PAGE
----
Sarah Simpson Column: Screen time offers more than meets the eye

This column is going to make it seem like all my children do is watch screens

This column is going to make it seem like all my children do is watch screens. They do not. We spend lots of time outdoors and we do read actual paper books. (Right now we’re reading the BFG). My children play with all sorts of all kinds of toys. For the Judgy McJudgersons out there, I feel like I am somehow obligated to say that right off the top. To be honest though, since the whole COVID-19 thing, they have been using the screens more often and I am alright with that. And let’s be honest, the iPad helps me make dinner in peace.

If you know, you know.

I feel like teaching my kids about the technology around them — including its pitfalls and dangers — at a young age will only benefit them. I want my kids to understand the evolving world of tech and I don’t want them to feel intimidated by any of it, like so many adults tend to be as they age. I want my children to figure out how it all works, what they can make work for them, and what to avoid.

It seems they are well on their ways.

The other day we caught our four-year-old talking into the Apple remote. “Main menu” she told it and just like that the Apple TV’s main menu popped onto the screen.

My husband and I started laughing. She turned to us and said “I know! I’m so impressive!” That made us laugh even harder. She’s learning that giving clear, concise directions is a useful tool to have in her toolbox.

Another day, I was cleaning the kitchen and heard my daughter say “Search for videos of dogs with no front legs”. You’d think I would have been shocked at such a specific request but after a short “What the heck!” moment, I remembered. Earlier she’d been watching a video about a small pooch named Turbo who had a special set of wheels for his front end and I guess she wanted to watch it again. She loves dogs.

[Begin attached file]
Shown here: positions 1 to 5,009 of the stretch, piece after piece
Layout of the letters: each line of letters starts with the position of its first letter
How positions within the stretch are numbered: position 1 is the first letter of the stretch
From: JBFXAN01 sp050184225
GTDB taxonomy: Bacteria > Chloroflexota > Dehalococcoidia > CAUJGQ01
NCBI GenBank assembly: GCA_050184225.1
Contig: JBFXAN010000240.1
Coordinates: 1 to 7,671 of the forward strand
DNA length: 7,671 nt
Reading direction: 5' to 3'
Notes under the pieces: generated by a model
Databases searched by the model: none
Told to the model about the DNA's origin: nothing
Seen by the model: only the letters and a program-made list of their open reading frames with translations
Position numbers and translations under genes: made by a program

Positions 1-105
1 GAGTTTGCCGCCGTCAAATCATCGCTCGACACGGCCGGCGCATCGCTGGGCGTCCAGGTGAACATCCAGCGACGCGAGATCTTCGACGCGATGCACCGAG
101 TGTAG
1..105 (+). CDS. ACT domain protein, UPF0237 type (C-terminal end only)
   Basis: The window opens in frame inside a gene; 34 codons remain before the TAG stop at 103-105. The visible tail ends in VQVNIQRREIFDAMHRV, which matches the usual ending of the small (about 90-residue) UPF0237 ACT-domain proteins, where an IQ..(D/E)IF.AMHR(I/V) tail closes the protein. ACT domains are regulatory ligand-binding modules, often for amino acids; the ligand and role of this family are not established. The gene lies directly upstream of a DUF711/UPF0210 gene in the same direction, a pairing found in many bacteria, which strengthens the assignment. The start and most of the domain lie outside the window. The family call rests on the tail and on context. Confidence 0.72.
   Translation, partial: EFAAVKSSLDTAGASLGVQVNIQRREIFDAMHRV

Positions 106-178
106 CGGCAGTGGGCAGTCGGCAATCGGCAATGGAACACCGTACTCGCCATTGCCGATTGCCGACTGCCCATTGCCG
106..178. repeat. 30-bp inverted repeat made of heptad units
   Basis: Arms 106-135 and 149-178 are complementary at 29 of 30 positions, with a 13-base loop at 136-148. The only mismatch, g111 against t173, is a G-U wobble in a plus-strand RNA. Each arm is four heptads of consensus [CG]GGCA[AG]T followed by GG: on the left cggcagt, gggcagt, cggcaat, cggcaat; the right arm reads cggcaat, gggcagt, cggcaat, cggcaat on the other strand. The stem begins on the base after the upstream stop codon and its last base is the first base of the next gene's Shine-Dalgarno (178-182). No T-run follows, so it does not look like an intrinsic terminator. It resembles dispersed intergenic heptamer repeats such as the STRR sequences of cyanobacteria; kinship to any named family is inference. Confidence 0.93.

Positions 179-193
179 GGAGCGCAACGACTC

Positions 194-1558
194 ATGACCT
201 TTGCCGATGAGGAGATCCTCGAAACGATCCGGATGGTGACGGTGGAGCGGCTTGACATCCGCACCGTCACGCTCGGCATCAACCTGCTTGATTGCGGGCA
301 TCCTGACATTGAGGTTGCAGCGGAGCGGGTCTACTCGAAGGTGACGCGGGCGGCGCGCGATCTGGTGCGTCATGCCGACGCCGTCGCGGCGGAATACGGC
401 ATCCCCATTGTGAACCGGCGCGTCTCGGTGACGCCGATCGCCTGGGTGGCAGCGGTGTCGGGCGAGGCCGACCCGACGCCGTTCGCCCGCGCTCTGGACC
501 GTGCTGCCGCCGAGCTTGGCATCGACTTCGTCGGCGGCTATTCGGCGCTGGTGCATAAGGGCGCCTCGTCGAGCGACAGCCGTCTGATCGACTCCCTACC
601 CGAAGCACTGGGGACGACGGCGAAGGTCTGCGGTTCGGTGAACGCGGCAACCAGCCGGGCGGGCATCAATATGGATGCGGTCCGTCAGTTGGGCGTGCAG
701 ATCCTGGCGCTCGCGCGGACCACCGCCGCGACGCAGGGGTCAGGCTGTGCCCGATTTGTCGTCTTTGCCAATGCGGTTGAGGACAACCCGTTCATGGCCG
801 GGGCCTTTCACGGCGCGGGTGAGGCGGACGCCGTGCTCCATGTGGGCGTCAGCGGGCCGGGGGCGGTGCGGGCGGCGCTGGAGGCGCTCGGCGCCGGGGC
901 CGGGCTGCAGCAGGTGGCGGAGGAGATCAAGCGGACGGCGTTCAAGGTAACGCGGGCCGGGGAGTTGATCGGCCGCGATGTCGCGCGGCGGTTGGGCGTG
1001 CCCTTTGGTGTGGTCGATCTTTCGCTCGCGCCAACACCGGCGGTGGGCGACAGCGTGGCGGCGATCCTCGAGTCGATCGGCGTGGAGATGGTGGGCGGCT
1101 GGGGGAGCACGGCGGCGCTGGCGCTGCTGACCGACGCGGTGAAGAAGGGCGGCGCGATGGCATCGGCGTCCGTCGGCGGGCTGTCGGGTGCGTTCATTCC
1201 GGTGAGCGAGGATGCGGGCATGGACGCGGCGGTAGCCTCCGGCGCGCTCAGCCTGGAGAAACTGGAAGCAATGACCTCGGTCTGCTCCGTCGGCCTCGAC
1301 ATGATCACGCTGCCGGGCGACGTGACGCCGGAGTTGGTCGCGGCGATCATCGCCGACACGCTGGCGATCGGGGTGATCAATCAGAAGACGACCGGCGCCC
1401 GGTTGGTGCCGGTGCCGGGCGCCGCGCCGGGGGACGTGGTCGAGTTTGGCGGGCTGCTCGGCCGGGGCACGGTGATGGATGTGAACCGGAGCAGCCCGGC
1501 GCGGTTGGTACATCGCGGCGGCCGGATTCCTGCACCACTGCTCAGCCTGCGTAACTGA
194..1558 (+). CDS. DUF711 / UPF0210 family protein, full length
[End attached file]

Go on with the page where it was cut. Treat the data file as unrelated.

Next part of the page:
Following that, it was “Search for videos of dogs with no back legs”. That’s how we met a Boxer pup that had no back end and walked on his two front legs like it was no big deal.

“He refused to use his wheels,” she told us matter-of-factly. Clearly she’d watched that one more than once as well.

A while back my daughter didn’t believe that it was possible to cut an entire house in half and move and move it to another location so we sat and watched Massive Moves or Huge Moves or whatever it was, online, just to prove Mommy knows what she’s talking about sometimes.

That sent us down the wormhole of YouTube videos though and we ended up watching U.S. Army paratroopers do static line jump exercises from C-17s and then Navy Seals jump from smaller planes into the water.

You know, normal four-year-old viewing. She’d paid attention too, I know, because she told the rest of the family all about it that night at the (no technology allowed) dinner table.

I’m continually amazed at my children’s information retention. My son loves to sit at the kitchen table with his dad for a “midnight snack” at 7:30 p.m. and watch NASA videos of the astronauts at the International Space Station. My six-year-old already knows more about space than I ever will. I’m OK with that.

I’m proud to tell you the father of my children is quite a lot like an encyclopedia. He knows a lot of random facts, and let’s be honest, much of it from internet research. It’s actually really useful but on the odd occasion, their dad doesn’t know the answer. Our children usually ask him first but if Dad isn’t too sure, the kids know how to find the answers themselves.

Need to know how fast cheetah’s run? Ask Siri. Need to know how more about the Great Wall of China’s alpine slide? YouTube’s got videos. How tall is the Burj Khalifa? Google knows.

Lessons are everywhere. Some, more important that others.

We’ve seen too many hamsters running through homemade obstacle courses and we’ve watched our fair share of unboxing videos. At one point the kids even kept reciting, “Bounce WrinkleGuard! Guaranteed or your money back!”


But that last one did give us the opportunity to teach them commercials are company’s ways of trying to get us to spend our money to buy their products but we ultimately get to decide what we buy. Although that hasn’t stopped my daughter from begging us to buy her a “Happy Napper”, the under-sized over-priced stuffed animal that pulls apart to magically become a sleeping bag. For only US$39.99 it’s a heck of a deal.

So yes, screens are an integral part of our life. Not just to help Mom make dinner in peace, but to help our children understand that it’s OK not to know everything because if you know how to use technology to your advantage, there’ll always be a way to satisfy your curiosity, there’ll always be an answer to your questions, and you’ll always find the information you’re looking for if you know how to search for online information and how to consume it critically. Ultimately that’s our goal.

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